If it’s our right- something we are entitled to- how come we’re all searching for it, yet few of us can claim to have attained true happiness and joy? (Did you know that Happiness 101 became the most widely attended class at Harvard University in 2006? From thereon, courses on Happiness have grown exponentially across college campuses in the U.S. Maybe the schools should measure how many of all the college students who enrolled in Happiness courses, later on claim to be happy adults. Perhaps the results would be disappointing.)
I’m going to stir a few feathers here. I do not mean to offend the Founding Fathers of our Nation, but according to Torah, they were a bit off the mark on this one. And unfortunately, this premise, has led many on an endless mad chase – “the pursuit of happiness.”
Happiness is not a right. Happiness is not a goal. For Jews, happiness is an obligation. Period.
“Oh but I don’t feel like it,” you say. (Remember my Practical Reminder here?) Sorry. Do it. Whether you feel it or not. Why? Because we have to. Because G-d gave us a mitzvah to be happy. G-d is telling us, it’s all going to be much better during this roller coaster ride if we ride it with joy. In order for us to accomplish what we were sent here for – to fulfill our utmost potential and a unique mission entrusted to us by our Maker – we need to be happy. Sorry. No choice.
Nobody said it was easy. It’s pretty hard. It takes a lot of mind power and will. King David already told us this, “Ivdu es H” b’simcha“. “Ivdu” from “avodá” – work. He already told you it is going to be work. So accept it and get to it.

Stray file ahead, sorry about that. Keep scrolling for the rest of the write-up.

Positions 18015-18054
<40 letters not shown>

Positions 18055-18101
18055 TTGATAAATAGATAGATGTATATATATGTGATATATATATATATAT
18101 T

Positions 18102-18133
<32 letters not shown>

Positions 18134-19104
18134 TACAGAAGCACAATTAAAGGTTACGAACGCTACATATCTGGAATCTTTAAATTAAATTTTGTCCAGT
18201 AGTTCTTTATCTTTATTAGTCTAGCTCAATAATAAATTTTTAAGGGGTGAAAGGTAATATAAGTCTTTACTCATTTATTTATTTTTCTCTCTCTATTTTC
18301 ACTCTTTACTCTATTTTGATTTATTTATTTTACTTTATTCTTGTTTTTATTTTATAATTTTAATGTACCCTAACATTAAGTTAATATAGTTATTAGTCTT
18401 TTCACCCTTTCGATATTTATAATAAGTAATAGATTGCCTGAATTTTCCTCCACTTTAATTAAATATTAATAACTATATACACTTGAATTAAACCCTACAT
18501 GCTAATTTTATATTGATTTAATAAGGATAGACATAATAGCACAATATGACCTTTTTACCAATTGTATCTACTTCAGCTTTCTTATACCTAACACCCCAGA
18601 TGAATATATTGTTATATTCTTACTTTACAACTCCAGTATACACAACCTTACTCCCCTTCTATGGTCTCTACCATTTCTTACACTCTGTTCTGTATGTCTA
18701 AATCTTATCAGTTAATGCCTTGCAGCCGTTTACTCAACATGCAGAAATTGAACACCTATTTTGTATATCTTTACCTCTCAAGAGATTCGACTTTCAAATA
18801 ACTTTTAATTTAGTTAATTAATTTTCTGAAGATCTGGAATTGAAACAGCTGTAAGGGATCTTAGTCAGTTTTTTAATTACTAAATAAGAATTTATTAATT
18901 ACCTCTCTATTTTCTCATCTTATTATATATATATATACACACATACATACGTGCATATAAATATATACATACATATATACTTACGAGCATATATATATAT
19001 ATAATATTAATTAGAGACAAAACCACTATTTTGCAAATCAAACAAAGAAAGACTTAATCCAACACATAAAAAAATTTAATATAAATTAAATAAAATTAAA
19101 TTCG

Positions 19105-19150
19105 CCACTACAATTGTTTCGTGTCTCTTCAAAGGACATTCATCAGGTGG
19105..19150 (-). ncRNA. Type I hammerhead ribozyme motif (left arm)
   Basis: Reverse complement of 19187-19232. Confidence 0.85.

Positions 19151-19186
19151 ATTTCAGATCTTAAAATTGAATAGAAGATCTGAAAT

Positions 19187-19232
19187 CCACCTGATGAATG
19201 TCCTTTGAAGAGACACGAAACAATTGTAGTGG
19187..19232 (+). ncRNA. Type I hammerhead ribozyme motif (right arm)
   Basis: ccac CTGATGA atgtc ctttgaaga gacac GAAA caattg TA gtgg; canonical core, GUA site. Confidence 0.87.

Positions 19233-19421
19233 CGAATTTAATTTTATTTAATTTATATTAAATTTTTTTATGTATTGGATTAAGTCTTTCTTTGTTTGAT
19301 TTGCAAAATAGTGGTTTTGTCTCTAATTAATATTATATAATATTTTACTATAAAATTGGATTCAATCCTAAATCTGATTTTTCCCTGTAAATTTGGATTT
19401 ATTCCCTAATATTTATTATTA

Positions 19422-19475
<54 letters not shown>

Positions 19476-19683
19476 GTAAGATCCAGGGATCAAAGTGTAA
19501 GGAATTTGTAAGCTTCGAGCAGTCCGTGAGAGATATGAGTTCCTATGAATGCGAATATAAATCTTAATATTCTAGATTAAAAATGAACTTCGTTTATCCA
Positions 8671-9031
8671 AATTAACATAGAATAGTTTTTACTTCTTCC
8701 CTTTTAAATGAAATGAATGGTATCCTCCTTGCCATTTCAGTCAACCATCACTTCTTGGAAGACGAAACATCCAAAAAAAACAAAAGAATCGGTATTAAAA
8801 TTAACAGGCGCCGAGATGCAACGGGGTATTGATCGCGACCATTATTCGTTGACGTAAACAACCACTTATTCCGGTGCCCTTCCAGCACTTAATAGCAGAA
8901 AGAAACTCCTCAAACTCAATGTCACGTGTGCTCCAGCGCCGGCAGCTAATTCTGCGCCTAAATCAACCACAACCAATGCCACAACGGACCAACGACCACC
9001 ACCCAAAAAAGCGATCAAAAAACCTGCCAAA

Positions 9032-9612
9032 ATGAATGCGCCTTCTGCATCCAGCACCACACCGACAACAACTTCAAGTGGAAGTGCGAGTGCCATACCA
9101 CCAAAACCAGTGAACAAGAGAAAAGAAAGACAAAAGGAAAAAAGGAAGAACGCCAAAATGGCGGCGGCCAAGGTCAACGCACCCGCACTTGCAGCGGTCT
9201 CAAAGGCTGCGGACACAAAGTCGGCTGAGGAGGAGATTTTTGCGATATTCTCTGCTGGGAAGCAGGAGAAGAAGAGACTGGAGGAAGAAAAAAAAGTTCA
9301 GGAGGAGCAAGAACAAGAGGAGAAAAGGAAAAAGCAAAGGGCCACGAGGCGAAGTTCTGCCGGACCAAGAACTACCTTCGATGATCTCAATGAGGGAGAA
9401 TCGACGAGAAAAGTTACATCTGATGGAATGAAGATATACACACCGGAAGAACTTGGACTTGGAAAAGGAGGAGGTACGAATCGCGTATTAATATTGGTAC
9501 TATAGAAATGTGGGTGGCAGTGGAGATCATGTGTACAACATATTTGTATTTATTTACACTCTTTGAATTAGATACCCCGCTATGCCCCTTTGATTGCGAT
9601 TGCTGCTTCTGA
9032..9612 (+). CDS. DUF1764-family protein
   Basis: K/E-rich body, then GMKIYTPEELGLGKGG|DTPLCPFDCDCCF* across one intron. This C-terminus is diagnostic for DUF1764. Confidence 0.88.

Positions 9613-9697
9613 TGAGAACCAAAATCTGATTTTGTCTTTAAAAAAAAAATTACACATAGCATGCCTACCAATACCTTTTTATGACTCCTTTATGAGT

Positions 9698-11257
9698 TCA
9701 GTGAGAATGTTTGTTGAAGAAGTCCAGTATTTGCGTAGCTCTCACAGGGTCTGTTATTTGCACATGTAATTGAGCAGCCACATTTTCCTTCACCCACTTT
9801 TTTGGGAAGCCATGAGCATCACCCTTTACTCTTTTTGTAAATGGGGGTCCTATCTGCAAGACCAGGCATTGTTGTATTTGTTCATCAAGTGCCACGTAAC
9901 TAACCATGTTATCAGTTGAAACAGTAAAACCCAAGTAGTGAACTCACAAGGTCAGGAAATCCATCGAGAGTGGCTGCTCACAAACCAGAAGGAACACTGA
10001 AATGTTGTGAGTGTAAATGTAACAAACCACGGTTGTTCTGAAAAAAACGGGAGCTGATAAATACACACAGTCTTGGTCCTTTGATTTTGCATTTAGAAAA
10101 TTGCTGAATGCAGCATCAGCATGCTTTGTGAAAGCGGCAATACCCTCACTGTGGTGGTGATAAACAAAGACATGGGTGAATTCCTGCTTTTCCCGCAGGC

When your baby began to walk, it was not easy for him (or for you), but he didn’t give himself a choice. He needed to walk and he worked at it until he did it. Did he cry out to you for help along the way? (He sure did, and so can we, as I talked about here.) Did he understand that you were in fact helping him by not holding him and letting him struggle with each step? Probably not. However, he still faced his challenge head on and kept at it until he walked.
So, am I “being fake”? Am I “forcing joy” on all of us? Perhaps. But, only as a tool to do our work. So if you are not so happy, and/or do not have me around to leave small reminders ;-)… go do whatever positive, productive thing you need to do… Go to a spinning class; volunteer your time and resources to help others less fortunate than you; get more sleep; write notes to all your family members telling them how much they mean to you. Figure it out, but don’t make excuses for not being joyful. It doesn’t suit you. Smile, put on some music, smile some more, and act happy. And guess what? You might just end up feeling happy too. :-)
Do you make a conscious effort to be happy and increase in joy, even when it doesn’t come easily? What can you do today to increase in joy?
This post is dedicated to my dear husband, the most positive and happiest person I know. May G-d grant us many more days in which we shall continue to increase in joy together.